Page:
Recent years have brought minority-owned businesses in the United States unprecedented opportunities — as well as new and significant risks. Civil rights activists have long argued that one of the principal reasons why Blacks, Hispanics, and other minority groups have difficulty establishing themselves in business is that they lack access to the sizable orders and subcontracts that are generated by large companies. Now Congress, in apparent agreement, has required by law that businesses awarded federal contracts of more than $500,000 do their best to find minority subcontractors and record their efforts to do so on forms filed with the government. Indeed, some federal and local agencies have gone so far as to set specific percentage goals for apportioning parts of public works contracts to minority enterprises.
Corporate response appears to have been substantial. According to figures collected in 1977, the total of corporate contracts with minority businesses rose from $77 million in 1972 to $1.1 billion in 1977. The projected total of corporate contracts with minority businesses for the early 1980’s is estimated to be over 53 billion per year with no letup anticipated in the next decade.
Promising as it is for minority businesses, this increased patronage poses dangers for them, too. First, minority firms risk expanding too fast and overextending themselves financially, since most are small concerns and, unlike large businesses, they often need to make substantial investments in new plants, staff, equipment, and the like in order to perform work subcontracted to them. If, thereafter, their subcontracts are for some reason reduced, such firms can face potentially crippling fixed expenses. The world of corporate purchasing can be frustrating for small entrepreneurs who get requests for elaborate formal estimates and bids. Both consume valuable time and resources, and a small company’s efforts must soon result in orders, or both the morale and the financial health of the business will suffer.
A second risk is that White-owned companies may seek to cash in on the increasing apportionments through formation of joint ventures with minority-owned concerns. Of course, in many instances there are legitimate reasons for joint ventures; clearly, White and minority enterprises can team up to acquire business that neither could acquire alone. But civil rights groups and minority business owners have complained to Congress about minorities being set up as “fronts” with White backing, rather than being accepted as full partners in legitimate joint ventures.
Third, a minority enterprise that secures the business of one large corporate customer often run the danger of becoming- and remaining-dependent. Even in the best of circumstances, fierce competition from larger, more established companies makes it difficult for small concerns to broaden their customer bases: when such firms have nearly guaranteed orders from a single corporate benefactor, they may truly have to struggle against complacency arising from their current success.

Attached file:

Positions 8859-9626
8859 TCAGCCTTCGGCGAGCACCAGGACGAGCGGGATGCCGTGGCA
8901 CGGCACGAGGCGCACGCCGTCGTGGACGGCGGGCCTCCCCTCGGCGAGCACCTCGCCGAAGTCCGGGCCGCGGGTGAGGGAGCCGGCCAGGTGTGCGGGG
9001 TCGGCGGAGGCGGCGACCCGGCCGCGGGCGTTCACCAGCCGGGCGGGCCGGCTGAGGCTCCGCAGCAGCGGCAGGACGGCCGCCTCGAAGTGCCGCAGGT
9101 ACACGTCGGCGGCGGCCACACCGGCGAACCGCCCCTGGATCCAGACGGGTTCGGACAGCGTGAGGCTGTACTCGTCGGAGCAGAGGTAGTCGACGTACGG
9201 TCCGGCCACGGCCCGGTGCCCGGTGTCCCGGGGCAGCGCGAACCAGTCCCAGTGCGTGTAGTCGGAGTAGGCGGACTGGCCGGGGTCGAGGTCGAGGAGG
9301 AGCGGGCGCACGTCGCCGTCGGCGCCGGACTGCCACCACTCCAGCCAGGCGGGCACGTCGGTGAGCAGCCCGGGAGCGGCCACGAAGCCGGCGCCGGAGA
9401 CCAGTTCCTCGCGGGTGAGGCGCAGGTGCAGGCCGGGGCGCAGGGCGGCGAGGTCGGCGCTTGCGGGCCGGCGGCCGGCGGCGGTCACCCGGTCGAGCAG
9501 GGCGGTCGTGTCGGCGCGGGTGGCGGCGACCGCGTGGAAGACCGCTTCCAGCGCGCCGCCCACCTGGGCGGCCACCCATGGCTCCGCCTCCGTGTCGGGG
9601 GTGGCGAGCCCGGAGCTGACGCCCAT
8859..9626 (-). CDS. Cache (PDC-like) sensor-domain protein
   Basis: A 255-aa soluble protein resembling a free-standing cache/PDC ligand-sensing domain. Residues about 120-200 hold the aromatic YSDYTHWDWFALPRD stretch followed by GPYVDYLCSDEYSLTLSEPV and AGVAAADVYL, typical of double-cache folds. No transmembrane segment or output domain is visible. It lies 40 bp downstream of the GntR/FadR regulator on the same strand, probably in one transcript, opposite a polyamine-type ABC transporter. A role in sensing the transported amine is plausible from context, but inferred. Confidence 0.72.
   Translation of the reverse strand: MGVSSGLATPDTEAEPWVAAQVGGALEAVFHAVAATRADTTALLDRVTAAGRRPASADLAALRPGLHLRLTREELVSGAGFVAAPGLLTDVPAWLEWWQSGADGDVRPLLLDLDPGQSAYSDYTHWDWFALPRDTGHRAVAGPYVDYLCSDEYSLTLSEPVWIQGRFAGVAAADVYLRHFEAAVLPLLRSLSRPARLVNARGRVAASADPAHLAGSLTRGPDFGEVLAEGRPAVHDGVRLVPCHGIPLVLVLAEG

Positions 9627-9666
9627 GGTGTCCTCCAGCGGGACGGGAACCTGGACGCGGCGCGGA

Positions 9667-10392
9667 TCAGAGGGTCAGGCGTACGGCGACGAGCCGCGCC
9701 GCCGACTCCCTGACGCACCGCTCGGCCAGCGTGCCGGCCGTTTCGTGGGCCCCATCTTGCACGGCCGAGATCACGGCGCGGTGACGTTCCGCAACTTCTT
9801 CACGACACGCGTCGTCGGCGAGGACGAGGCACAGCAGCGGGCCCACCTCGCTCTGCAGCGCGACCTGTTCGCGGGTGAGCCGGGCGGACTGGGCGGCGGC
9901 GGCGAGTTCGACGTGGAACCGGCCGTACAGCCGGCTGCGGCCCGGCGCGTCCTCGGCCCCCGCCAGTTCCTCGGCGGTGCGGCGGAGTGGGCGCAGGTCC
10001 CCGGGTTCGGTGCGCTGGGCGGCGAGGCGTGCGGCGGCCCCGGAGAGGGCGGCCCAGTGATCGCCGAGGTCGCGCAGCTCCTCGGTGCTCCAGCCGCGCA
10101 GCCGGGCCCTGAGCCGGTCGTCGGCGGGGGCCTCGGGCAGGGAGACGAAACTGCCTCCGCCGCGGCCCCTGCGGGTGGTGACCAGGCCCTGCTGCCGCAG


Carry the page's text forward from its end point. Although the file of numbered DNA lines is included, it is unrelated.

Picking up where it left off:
1. The primary purpose of the text is to
[A] present a commonplace idea and its inaccuracies.
[B] describe a situation and its potential drawbacks.
[C] propose a temporary solution to a problem.
[D] analyze a frequent source of disagreement.
2. The text suggests that the failure of a large business to have its bids for subcontracts result quickly in orders might causes it to
[A] experience frustration but not serious financial harm.
[B] face potentially crippling fixed expenses.
[C] have to record its efforts on forms filed with the government.
[D] increase its spending with minority subcontractors.
3. It can be inferred from the text that, compared with the requirements of law, the percentage goals set by “some federal and local agencies” (line 9, paragraph 1) are
[A] more popular with large corporations.
[B] more concrete.
[C] less controversial.
[D] less expensive to enforce.
4. Which of the following, if true, would most weaken the author’s assertion that, in the 1970’s, corporate response to federal requirements (line 1, paragraph 2) was substantial?
[A] Corporate contracts with minority-owned businesses totaled $2 billion in 1979.
[B] Between 1970 and 1972, corporate contracts with minority-owned businesses declined by 25 percent.
[C] The figures collected in 1977 underrepresented the extent of corporate contracts with minority-owned businesses.
[D] The $1.1 billion represented the same percentage of total corporate spending in 1977 as did $77 million in 1972.
5. The author would most likely agree with which of the following statements about corporate response to working with minority subcontractors?
[A] Annoyed by the proliferation of “front” organizations, corporations are likely to reduce their efforts to work with minority-owned subcontractors in the near future.
[B] Although corporations showed considerable interest in working with minority businesses in the 1970’s, their aversion to government paperwork made them reluctant to pursue many government contracts.
[C] The significant response of corporations in the 1970’s is likely to be sustained and conceivably be increased throughout the 1980’s.
[D] Although corporations are eager to cooperate with minority-owned businesses, a shortage of capital in the 1970’s made substantial response impossible.
【考点解析】本题是一道中心主旨题。破解本题的关键在于考生是否完全理解本文第一段首句的内容，尤其是第一句中破折号后面的内容。破折号后面的内容和选项B中的 “its potential drawbacks”是相互吻合的。望考生注意培养捕捉全文中心主旨句的能力。